Opinion

John Lloyd

Ukraine is Putin’s great test

John Lloyd
Feb 28, 2014 23:22 UTC

To lose Ukraine — as the Russians and the President of Russia Vladimir Putin would see it — would be a huge blow. For Russians, it is part of them; of their history, of their economy and of their kin. If Putin were to “lose” Ukraine it would hurt him with the large part of the Russian population who have supported him and even more with the circle of military and security people who are his closest and most critical colleagues. The specter of being deposed like Egypt’s Hosni Mubarak, or, even worse, Libya’s late dictator Muammar Gaddafi, hangs over him.

More than anything else in his 14 years in power, four of these behind the scenes as prime minister, Putin is faced with a test of his own rhetoric. After his return to the presidency in May 2012, his speech has been composed of increasingly bellicose warnings to the West.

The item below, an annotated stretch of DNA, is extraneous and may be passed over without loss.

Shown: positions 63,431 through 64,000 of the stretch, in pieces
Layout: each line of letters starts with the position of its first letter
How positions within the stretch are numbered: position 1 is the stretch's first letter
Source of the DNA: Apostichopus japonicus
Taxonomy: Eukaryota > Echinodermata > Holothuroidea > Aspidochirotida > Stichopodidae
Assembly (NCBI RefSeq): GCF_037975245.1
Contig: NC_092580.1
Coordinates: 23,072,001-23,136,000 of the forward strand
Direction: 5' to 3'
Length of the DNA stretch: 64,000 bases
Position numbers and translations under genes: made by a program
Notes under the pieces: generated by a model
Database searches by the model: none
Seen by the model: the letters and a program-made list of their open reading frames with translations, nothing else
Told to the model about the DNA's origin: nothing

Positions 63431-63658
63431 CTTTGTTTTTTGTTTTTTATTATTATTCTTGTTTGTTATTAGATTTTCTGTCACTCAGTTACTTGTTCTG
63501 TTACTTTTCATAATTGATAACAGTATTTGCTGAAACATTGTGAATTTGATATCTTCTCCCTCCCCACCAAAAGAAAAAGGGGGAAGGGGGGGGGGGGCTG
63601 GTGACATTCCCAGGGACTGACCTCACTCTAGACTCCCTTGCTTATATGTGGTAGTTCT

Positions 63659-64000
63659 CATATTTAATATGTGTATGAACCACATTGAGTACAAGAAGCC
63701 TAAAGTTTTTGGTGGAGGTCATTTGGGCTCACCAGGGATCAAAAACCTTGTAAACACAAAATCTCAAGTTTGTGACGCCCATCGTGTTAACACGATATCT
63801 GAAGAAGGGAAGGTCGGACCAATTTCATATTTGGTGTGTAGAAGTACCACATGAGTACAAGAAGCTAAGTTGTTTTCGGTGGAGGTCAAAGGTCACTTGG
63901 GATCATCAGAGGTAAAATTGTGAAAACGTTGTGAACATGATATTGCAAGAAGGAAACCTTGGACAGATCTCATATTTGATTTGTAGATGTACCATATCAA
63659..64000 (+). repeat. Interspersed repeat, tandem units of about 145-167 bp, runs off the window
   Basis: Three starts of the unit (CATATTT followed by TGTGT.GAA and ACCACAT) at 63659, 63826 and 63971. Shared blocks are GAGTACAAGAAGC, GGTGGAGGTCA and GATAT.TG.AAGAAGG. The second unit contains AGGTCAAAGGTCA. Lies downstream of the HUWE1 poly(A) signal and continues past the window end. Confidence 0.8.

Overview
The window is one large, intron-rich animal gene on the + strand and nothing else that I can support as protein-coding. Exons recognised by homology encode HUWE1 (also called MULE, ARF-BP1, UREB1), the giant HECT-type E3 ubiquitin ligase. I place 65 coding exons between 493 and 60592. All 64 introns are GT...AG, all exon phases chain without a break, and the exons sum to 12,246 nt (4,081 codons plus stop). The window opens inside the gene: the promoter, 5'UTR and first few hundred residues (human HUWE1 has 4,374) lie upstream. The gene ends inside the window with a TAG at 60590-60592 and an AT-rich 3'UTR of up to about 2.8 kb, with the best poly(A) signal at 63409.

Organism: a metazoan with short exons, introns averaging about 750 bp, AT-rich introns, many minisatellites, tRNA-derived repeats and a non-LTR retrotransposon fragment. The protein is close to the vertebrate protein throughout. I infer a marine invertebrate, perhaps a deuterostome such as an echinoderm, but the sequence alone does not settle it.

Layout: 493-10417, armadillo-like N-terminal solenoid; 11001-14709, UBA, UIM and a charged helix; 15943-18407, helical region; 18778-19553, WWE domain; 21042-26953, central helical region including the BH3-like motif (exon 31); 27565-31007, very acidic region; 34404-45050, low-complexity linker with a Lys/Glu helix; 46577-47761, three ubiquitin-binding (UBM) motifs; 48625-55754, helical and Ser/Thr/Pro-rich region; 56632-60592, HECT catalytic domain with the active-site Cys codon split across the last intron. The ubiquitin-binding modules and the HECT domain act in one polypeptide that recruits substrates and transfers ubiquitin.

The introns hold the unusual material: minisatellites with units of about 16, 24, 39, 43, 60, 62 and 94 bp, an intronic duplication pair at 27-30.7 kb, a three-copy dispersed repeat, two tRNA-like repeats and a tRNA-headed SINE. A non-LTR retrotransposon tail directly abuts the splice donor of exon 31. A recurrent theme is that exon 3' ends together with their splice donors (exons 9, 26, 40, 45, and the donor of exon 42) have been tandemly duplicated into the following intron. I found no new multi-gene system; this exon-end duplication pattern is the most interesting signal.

“Nobody should have any illusion about the possibility of gaining military superiority over Russia,” Putin said in his annual state-of-the-nation speech last December. “We will never allow this to happen. Russia will respond to all these challenges, political and military.” In the same address, and on other occasions,  Putin has portrayed the West as degenerate. “Euro-Atlantic countries which have moved away from their roots, including Christian values…on the same level (are placed) a multi-child family and a same-sex partnership…this is the path to degradation.”

When large-scale protests broke out in Moscow in 2011, he said Secretary of State Hillary Clinton had “given a signal” to the demonstrators, “and with support of the U.S. state department, they began active work.”

Again, according to Putin and his supporters, the hand of the West is behind the revolt. In his account, the West must be faced down and shown who, in former Soviet terms, is the vozhd, the boss

Ukraine’s important next move

John Lloyd
Feb 21, 2014 15:02 UTC

Ukraine’s people are radicalizing by the hour. The estimates of at least 60 dead, the flow of blood, the images of snipers on both the government and the security side taking aim, the shrouded bodies being blessed by priests, and the incendiary rhetoric all point to a country where tensions, suppressed for decades, could take militant, armed form.